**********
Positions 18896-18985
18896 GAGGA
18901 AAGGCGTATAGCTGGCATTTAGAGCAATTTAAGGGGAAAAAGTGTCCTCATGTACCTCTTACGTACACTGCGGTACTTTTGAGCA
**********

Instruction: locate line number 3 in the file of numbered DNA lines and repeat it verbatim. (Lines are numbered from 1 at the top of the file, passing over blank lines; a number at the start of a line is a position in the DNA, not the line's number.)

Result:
18901 AAGGCGTATAGCTGGCATTTAGAGCAATTTAAGGGGAAAAAGTGTCCTCATGTACCTCTTACGTACACTGCGGTACTTTTGAGCA